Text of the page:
Fareeha Janaan (16TH OF APRIL 1999- 18TH NOVEMBER 1999) is our daughter who died of an incurable childhood cancer at Great Ormond Street Children Hospital in London. The Janaan health is founded in the fond memory of our beloved daughter.
The dream of Janaan Health begun since our fond beloved daughter died from an incurable childhood cancer despite all the effort from world’s best specialist care at great Ormond street children hospital in November 1999. Saddened, helpless physicians fathers only consolation; Fareeha has been treated in the best centre with outmost effort , nothing else could have been done for her in this world;. The exmaple of care I witnessed, the care ,the compassion and the empathy Fareeha and we have received as parents are and will always vivid in my mind. That should be the case in reality for each and every individual in the society, I believe always.
I have always hope and dream of helping people who are disadvantaged due to the demographics, where they live in as an incidence, unprivileged ,what is not determined by the individuals.
Baba Hafiz Mohammed Yusuf Ali always used to say to me ‘become a trained specialist doctor, gain wealth of experience and knowledge to help the needy who are desperate during their time in need’
I moved to the UK after completing my final medical degree and started as a trainee physician in the UK. I was inspired and fascinated by the way the NHS system works and the total support the patients and their families receives in the UK. A patient can and has any treatment anywhere in the country without spending a penny from their pockets, the great system and great true democracy with welfare system in place, is truly amazing.
I completed my basic medical training and obtained my MRCP UK degree. Being a physician I always wanted to see myself as a physician cum scientist, I have successfully secured my national training number in haematology; the opportunities came to work in a field where science is always behind the cure.
I had the great opportunities to get training in the world’s most prestigious hospitals such as Royal Marsden NHS foundation trust, Addenbrookes, Cambridge university Hospitals and St Bartholomew’s and the Royal London hospitals.
The dream of transferring the knowledge to developing countries where the majority of population lives in need, is always at the back of my mind, to share, to transfer and improve, those haunts me at all times.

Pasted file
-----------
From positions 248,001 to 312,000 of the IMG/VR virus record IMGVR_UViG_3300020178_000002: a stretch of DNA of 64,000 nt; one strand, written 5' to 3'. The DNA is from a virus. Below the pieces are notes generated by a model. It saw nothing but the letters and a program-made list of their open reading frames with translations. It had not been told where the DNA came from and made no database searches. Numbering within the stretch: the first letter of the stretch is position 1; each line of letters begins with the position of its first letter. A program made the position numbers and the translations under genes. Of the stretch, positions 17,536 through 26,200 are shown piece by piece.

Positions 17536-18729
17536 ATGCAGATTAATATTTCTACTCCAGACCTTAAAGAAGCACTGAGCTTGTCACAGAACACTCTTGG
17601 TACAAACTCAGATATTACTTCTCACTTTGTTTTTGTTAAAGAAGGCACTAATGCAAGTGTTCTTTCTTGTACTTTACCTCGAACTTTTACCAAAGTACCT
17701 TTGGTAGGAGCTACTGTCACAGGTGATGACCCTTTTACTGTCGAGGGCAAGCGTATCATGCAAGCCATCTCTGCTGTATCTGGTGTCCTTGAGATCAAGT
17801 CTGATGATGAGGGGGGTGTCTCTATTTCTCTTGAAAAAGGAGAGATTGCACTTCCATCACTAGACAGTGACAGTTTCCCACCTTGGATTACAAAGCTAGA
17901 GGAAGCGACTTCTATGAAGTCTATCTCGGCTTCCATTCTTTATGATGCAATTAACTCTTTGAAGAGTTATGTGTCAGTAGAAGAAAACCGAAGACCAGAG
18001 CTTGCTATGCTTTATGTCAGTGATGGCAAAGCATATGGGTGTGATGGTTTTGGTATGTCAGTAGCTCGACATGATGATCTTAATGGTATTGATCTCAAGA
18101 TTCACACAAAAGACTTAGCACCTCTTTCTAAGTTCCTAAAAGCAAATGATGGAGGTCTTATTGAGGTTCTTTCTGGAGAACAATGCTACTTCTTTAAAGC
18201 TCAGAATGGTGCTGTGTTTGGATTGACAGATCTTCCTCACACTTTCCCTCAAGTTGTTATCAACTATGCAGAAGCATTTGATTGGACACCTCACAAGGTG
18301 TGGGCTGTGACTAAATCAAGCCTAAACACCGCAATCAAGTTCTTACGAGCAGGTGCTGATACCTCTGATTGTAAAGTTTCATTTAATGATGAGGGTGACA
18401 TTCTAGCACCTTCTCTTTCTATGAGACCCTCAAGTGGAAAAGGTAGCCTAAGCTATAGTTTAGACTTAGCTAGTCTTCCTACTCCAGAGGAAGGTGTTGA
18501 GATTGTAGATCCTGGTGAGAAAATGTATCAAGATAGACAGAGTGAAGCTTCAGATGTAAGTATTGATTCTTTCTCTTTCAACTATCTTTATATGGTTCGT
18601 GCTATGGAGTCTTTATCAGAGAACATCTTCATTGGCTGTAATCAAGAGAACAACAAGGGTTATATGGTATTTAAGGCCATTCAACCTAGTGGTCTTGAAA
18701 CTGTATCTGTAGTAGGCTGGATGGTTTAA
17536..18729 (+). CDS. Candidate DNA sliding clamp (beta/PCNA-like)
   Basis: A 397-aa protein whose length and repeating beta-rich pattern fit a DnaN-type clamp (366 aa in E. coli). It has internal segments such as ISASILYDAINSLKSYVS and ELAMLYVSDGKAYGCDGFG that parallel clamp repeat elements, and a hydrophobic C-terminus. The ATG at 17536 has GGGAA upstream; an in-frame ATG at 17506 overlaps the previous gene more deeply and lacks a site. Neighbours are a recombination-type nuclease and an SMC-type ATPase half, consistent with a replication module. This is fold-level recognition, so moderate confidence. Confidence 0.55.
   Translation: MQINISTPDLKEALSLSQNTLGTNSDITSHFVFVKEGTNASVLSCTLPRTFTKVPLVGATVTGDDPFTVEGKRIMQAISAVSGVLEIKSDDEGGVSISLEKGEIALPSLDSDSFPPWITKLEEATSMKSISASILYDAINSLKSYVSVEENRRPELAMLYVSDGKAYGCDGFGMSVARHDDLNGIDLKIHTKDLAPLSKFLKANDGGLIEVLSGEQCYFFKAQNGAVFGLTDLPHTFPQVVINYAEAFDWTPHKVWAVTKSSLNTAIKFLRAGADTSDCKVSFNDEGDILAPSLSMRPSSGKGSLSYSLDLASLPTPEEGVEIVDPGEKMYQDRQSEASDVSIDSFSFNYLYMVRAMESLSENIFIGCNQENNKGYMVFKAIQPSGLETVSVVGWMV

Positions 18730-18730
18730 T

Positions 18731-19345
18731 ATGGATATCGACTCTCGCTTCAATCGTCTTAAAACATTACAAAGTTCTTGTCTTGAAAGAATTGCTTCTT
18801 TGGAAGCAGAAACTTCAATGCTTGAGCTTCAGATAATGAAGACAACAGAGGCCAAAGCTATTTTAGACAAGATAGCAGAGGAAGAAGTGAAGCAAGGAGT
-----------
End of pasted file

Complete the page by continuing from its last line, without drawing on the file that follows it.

Finally the Almighty has given me the training in a field where the hope of cure resides; I have completed my training and obtained the FRCPath in Haematology and the CCT UK.
Now I so much want to get my knowledge transferred and shared in those communities where there is a desperate need.
We all know and have experiences where our loved ones lost their lives due to lack of early detections, diagnostic difficulties and timely treatments.
Here I would like to share two personnel experiences where both of my loved ones lost their lives but in two very different ways.
My beloved Fareeha was diagnosed to have primitive neuroectodermal tumour in great Ormond street children hospital, despite the speedy diagnosis, treatment initiation she died at the age of 7 months and 2 days; we were devastated with the sad ending of her life, I as a physician father accepted the Almighty’s wish and the consolation that she had the best possible treatment one could ever had.
On the other hand in 2004, my 11 years old nephew who presented to the physician with bone pain and lump in the neck, he underwent test and repeated bone marrow test in different hospital in a country where the diagnostic pathway of suspected cancer is not so well established, He was then transferred to Combined Military Hospital , Dhaka. A presumptive diagnosis of T ALL were made.
The anxiety and suffering the child and his family experienced were so painful is still vivid in my memory all the time.
I was fortunate to know Dr Shekhar Krishnan a paediatric haematologist from Malaysian Medical University who was in his further training in St Bartholomew’s hospital, created a modified protocol for my nephew. I myself eventually took the modified protocol and started the induction chemotherapy in a local hospital which gave him 13 months in remission. Unfortunately he relapsed his disease and died of bone marrow failure when he needed bone marrow transplantation. The first hand experiences of diagnostic difficulties, lack of appropriate blood component support and management of neutropenic sepsis made me so helpless. After making contact I got help from Trivandrum Medical College Hospital in India and arranged his transfer. Sadly, my nephew little Uzzal died of bleeding the day of his planned transfer.
There are many more experiences I have as a haematologist where timely diagnosis and intervention clearly could have made the difference and I am sure we all have the same experiences.
Blood and blood related disorders are so serious that one needs to act very fast to save life; it requires timely action, clear pathways, trained personnel with right diagnostic tools.
With all these in mind Janaan health is working towards a unique solution which is modern, life saving and affordable for all.